Mineral and oil & gas business and stakeholders in Indonesia are not optimistic about nonconventional exploration, namely coal bed methane (CBM). Even though there are some who are optimistic about the exploration success rate, which is said to be far greater than conventional oil and gas exploration, the fact is different. Some business see that CBM exploration from coal seam, besides as a source rock, is also as a reservoir. “Drilling is running, but it was still mud. While the coal layer cannot be removed, “Tito Loho of PT Tender Indonesia told Business News (December 9)
Similar but not the same as some other sources complied by Business News explaining that CBM exploration is still far from expectations. “There are still many things that are not yet ready. What are the standard? For example, if it is oil, it is in barrel. If it is gas, MMSCFD (Million Standard Cubic Feet per Day). But if CBM, what are the standards? The government could not make sure, “researcher of Earth and Energy Technology Workshop of Trisakti University, told Business News.
According to researchers from the Research and Development Group for Exploitation Technology (KP3T Eksploitasi) of the Ministry of Energy and Mineral Resources, it took decades for a research to generate results. “Research in Australia for oil or gas reserve did not take one or two years. It may take decades to get the results of CBM exploration, “Rachmi of KP3T told Business News.
Meanwhile, Herman Kasih of Indonesian Coal Mining Association (APBI), explained about coal, ranging from exploration/exploitation practice in the field that must be in line with the Environmental Conservation Campaign that must be based on good mining practices. “The government must consistently supervise, although there are no mines that did not cause damage,” Herman, vice chairman of APBI, told Business News (December 9).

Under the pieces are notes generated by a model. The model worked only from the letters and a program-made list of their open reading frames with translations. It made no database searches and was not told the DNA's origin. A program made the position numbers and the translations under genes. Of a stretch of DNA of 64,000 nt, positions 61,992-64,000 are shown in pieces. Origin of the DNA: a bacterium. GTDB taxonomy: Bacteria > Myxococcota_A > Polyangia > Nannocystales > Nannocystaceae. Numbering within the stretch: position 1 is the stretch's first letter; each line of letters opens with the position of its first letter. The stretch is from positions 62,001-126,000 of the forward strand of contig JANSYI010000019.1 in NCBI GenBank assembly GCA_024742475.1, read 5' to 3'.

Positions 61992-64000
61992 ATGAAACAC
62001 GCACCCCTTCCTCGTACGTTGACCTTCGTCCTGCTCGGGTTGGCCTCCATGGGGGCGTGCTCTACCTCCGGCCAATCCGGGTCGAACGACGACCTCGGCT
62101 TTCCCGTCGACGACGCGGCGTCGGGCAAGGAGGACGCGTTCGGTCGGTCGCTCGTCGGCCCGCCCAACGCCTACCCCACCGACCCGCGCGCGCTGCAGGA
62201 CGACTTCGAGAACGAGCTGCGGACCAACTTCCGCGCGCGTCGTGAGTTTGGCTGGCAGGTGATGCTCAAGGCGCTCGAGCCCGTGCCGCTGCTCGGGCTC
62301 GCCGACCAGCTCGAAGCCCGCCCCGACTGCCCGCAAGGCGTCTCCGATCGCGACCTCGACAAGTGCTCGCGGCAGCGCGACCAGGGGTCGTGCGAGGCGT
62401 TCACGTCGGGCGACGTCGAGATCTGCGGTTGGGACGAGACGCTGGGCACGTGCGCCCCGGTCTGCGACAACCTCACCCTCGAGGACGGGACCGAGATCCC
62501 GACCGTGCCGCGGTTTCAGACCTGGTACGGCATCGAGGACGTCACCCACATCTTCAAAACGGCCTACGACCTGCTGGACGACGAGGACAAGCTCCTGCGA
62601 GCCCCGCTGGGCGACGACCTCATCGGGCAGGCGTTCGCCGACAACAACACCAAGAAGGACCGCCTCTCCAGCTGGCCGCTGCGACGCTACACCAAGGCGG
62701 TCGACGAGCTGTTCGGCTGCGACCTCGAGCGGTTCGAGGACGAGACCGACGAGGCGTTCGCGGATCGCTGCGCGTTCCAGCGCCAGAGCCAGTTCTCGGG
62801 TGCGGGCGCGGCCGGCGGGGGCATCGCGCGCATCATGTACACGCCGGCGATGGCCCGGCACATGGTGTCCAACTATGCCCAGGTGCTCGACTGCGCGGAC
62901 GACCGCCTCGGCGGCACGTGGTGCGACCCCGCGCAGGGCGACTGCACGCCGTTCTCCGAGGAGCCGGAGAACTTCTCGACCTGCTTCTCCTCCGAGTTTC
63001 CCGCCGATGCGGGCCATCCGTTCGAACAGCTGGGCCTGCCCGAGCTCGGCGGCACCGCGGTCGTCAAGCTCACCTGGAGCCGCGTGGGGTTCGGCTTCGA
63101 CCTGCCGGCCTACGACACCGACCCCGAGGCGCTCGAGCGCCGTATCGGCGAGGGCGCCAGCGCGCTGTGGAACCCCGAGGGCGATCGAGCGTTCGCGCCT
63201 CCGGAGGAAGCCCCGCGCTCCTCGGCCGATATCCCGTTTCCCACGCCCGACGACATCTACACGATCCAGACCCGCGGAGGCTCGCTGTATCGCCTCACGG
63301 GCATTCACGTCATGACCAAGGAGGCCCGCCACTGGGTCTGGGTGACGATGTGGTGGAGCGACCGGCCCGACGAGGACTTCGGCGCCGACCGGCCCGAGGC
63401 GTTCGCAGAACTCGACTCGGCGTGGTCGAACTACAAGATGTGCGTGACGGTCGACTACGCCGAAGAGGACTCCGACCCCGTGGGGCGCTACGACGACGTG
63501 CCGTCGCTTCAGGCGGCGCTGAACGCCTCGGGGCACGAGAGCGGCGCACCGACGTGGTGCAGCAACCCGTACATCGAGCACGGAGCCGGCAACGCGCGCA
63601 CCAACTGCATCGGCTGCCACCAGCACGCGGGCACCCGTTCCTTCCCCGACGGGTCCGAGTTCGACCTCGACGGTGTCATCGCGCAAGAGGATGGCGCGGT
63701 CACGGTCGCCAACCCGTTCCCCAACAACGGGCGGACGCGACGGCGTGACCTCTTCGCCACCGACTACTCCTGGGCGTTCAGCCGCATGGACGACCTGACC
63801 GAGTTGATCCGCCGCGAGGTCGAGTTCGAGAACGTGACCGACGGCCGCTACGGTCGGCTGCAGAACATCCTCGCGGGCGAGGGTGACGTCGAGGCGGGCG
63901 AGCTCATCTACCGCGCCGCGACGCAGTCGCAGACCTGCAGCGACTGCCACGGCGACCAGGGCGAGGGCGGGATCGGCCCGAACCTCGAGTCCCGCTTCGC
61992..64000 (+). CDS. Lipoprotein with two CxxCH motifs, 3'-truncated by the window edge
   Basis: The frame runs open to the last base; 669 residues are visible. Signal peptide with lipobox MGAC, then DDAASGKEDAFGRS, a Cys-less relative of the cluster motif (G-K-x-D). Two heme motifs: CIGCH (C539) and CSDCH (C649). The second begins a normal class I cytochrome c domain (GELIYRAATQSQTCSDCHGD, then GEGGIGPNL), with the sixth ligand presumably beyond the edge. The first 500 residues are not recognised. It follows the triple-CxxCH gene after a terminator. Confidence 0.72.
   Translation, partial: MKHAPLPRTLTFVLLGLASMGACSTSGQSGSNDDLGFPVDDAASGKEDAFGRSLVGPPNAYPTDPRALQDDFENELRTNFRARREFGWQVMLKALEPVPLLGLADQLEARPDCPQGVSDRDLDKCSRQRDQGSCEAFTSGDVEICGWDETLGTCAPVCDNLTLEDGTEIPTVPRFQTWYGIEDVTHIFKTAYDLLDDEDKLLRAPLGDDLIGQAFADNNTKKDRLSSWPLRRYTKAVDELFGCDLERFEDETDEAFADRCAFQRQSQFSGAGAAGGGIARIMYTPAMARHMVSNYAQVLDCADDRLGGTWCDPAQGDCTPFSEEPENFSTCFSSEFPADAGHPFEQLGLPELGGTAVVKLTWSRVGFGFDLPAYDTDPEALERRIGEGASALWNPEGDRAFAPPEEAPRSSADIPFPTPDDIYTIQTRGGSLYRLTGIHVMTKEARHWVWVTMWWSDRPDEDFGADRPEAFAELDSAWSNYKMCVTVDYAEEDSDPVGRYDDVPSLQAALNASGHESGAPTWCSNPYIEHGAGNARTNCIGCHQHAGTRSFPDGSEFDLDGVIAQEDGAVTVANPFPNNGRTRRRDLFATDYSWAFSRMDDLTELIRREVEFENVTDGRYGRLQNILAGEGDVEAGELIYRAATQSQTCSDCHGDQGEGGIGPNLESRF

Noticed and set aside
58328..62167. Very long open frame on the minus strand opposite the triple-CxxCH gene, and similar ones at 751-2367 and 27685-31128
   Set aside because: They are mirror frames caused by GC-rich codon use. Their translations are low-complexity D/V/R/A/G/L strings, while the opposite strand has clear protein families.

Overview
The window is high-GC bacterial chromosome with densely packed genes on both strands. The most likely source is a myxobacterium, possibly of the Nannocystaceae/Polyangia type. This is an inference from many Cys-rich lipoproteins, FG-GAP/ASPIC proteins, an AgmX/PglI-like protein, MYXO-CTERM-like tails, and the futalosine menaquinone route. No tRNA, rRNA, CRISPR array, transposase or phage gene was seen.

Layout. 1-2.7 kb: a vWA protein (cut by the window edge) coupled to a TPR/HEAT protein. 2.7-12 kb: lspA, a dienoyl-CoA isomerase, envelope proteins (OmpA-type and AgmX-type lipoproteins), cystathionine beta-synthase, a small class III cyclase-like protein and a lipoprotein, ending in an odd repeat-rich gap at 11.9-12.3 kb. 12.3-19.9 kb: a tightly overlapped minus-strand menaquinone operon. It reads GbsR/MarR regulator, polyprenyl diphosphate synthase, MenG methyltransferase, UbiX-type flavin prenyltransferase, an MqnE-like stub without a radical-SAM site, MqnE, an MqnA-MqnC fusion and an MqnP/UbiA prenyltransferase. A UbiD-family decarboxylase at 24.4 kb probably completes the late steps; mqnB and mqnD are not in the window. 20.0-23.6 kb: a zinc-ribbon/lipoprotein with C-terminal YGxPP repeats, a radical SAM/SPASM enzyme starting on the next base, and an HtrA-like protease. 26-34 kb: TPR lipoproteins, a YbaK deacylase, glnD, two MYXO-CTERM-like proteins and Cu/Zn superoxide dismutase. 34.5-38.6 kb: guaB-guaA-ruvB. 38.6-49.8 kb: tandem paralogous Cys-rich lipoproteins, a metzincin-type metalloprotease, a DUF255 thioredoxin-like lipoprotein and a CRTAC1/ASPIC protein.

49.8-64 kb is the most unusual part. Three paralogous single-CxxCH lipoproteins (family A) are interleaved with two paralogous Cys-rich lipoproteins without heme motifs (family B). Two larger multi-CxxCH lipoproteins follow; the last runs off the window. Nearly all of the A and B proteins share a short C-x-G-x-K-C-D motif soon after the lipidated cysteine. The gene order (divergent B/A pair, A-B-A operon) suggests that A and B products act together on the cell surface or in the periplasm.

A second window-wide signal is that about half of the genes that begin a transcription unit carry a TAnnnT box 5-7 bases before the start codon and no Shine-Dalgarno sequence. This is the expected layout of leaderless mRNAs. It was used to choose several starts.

As a businessman, he does not deny the safety of residents and environmental sustainability associated with mining activities in various locations. But, mining activities cannot be separated from change of landscape. “There is no mining activity which does not change landscape. But we, especially members of APBI, are consistent with good mining practices.”
Mining activities, including in Borneo, Sumatra, and Sulawesi, often create holes. The depth of the hole can be up to thousands of meters. But, with good mining practices, miners have to restore or reclaim the land they used. Coal mining is not possible, because only one hole is drilled.
Entrepreneurs have taken into account the exploitation of coal through several drill holes. “We have managed the holes, by making a lake for ecotourism activities. Some of them change the drill holes into aquaculture ponds. Mines causes damage, but in can be disallowed. Some of coal mining activities in Indonesia are open pit. It means that excavation is inevitable. There are one or two mining companies who conduct exploitation underground.”
Coal mining is relatively more simple than minerals. With an experience of about 25 years, Herman continues to update the latest developments, including the regulation. The history of mining and energy in Indonesia was shocked when the Government implemented Law No. 4/2009 on Mineral and Coal Mining. The effect is export ban on are (raw material) in the at first, was faltering. “But until now, the government remains consistent. I asked Saleh Husin (Minister of Industry), that the downstreamization program is still running. The reference is the mining roadmap made by his predecessor, Mr. Hidayat (former Minister of Industry).”
It also dismissed the ‘rumor’ among coal mining entrepreneurs. But, exports, which include nickel ores, bauxite, tin and others, were still prohibited. The application of mining Law and the obligation to build smelters. Processing of raw materials into semi-finished goods creates industry added value. “Mr. Saleh also visited some smelters in Morowali (Central Sulawesi). So I am sure that the downstreamization program is still running. The rumor is automatically refuted.” (E)
Business News - December 12, 2015